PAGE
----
14. We perhaps should cite the witness statement of the sponsor almost in full:

“I am making this statement in support of my application for my wife and children to come to the United Kingdom.

I was born in Lahore but came to the UK to follow my dad in 1971 on 18th June when I was 13 years old. I became a British citizen in 1976.

I married [my first wife] from Pakistan on 6th November 1979.

Unfortunately our relationship broke down in September 1993 and she moved out in July of that year. She went to Birmingham and got a lawyer and informed me that we were no longer married.

I tried to patch things up along the way as we have 5 children together, 4 daughters over 18 and a boy who is 14.

Eventually I realised that our relationship was over and I met [the appellant] in 2000 in Pakistan. I met her through some relatives whilst I was visiting Pakistan.

We decided to marry and married on 31st December 2000 and I have been subsequently spending nearly half my time in Pakistan and the remainder in the UK since, splitting my life between my work in the United Kingdom and my family in Pakistan.

I have two daughters and a boy with the appellant and they are all British. My two eldest have British passports… .

In our culture my marriage with the appellant is competent and my divorce with [my first wife] is also culturally competent as a Nika Divorce. To me therefore I am divorced and remarried. However in terms of British law [my first wife] will not sign the papers for a British divorce. I believe she is doing this out of spite because she doesn’t want me to bring my wife over. I got this impression when I last spoke to her on the telephone in 2002. I have no contact with her.

I want my new family over here because I have settled here. Also, I do not like travelling back and forward to see my family. It is particularly difficult to come back to the UK without them.”

15. In support of the appellant’s application there were detailed submissions by her solicitor which set out some of the facts relating to the sponsor’s movements. The sponsor says that his relationship with the appellant goes back a number of years and, as set out by Mr Byrne in his submissions, the sponsor was in Pakistan for two weeks in June and two weeks in December 2000, two weeks in February and six months starting in May 2001, five months in 2002, over eight months in 2003, four months beginning in October 2004 and two months from April 2005, and then a further period of five months beginning in August 2005, which is, we think, the last visit to which Mr Byrne makes specific reference.

16. A domicile of choice is acquired by the person deciding that his permanent home, for all purposes, is to be the new one. A person who intends his home to be the new one for certain purposes only does not acquire a new domicile. In determining whether a domicile of choice has been established it is important to look at the evidence, including all relevant conduct and statements of the person in question, as a whole: see Ross v Ross 1930 SC (HL) 1, per Lord Buckmaster.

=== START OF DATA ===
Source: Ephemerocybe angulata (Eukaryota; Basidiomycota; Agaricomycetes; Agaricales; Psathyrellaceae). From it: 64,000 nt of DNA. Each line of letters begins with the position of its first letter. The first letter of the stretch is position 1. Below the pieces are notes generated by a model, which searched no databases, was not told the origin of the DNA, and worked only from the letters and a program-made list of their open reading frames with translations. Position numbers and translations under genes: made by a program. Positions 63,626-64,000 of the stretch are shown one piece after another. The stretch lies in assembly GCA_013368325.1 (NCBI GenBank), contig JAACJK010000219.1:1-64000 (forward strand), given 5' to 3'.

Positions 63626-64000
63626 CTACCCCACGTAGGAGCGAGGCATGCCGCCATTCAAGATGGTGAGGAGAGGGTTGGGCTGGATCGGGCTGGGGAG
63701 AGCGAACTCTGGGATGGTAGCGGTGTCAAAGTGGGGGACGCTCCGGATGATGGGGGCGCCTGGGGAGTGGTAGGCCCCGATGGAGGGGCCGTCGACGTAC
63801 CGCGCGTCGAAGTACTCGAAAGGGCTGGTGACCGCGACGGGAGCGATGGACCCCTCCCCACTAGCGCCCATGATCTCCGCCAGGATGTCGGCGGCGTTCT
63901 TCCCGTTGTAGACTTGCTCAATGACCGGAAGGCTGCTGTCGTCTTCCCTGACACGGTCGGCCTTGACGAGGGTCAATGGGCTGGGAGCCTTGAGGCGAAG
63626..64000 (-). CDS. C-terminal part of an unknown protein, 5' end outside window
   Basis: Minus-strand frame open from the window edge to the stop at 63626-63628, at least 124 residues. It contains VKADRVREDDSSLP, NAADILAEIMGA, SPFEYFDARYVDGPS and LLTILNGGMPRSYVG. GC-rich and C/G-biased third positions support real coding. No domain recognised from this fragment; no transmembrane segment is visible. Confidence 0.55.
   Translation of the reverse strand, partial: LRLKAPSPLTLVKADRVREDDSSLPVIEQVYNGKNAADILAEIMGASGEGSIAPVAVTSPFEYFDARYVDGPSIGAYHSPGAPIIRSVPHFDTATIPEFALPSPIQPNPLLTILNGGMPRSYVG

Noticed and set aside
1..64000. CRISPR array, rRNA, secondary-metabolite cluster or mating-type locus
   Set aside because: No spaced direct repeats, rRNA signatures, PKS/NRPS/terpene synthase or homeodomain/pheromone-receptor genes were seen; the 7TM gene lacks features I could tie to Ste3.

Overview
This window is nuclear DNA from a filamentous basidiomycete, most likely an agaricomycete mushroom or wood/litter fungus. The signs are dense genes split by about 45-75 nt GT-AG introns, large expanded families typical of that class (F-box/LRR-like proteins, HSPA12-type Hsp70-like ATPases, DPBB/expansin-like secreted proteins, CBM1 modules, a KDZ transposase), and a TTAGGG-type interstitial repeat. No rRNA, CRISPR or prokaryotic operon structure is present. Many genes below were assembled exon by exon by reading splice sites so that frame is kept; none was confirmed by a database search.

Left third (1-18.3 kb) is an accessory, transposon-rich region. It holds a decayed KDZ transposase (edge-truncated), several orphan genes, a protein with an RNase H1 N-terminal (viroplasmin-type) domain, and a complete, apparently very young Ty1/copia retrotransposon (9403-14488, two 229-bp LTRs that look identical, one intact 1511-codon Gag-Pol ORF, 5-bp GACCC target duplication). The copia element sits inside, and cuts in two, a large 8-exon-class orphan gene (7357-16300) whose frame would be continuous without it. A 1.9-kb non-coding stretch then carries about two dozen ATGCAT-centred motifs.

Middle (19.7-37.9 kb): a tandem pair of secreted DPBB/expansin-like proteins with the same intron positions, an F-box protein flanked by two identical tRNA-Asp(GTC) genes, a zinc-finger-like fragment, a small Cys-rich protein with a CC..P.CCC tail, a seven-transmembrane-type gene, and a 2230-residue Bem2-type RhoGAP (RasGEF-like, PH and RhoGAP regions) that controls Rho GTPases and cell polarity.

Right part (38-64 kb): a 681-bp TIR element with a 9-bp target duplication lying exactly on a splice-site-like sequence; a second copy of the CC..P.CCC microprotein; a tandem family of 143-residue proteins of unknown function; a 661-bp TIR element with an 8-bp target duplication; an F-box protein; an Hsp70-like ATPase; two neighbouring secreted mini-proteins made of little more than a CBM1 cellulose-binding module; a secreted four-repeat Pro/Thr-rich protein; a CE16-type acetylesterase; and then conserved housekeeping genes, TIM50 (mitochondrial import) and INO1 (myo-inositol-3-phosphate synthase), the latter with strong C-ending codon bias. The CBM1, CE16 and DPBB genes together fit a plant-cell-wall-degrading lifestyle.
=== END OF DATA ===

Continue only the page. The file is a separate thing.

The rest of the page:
17. Mr Byrne is right to point to the acquisition of citizenship, to the job, to the reference to the permanent address and to the family life as assisting him to indicate a change of domicile. There is (as is frequently the case) nothing in the evidence that was before the Immigration Judge to indicate that there had been any specific intention to change domicile. There had been, however, a number of visits to Pakistan. There had been the creation of a new family life in Pakistan and, of the highest importance, the sponsor’s witness statement indicates quite clearly that he distinguishes between the law which he appears to regard as governing his relationships in family matters on the one hand, and UK law on the other. He recognises that he is not divorced by UK law. He recognises the difficulty in regarding his relationship with the appellant of one of marriage in UK law. And, nevertheless, his position is that he regards the divorce by Talaq and the new relationship by marriage as being valid. Those are circumstances which appear to us, as we say, to be of the greatest weight. We think that it is impossible on the basis of that evidence to say that he had made his permanent home in Scotland for all purposes. He clearly reserved a part of his life as exempt from the consequences of such an intention. If, therefore, the Immigration Judge had considered all the evidence before her she could not have considered that the sponsor had acquired a domicile of choice.

18. It thus follows that she would have been bound to conclude that the sponsor remained domiciled in Pakistan and that the marriage between him and the appellant was a valid marriage. She would have been bound therefore to dismiss the appeal because of the provisions of para 278.

19. It follows from that, that we do not consider that the error of law which we have identified in her treatment of the question which she had to decide was a material error. We shall therefore order that her determination dismissing the appeal shall stand.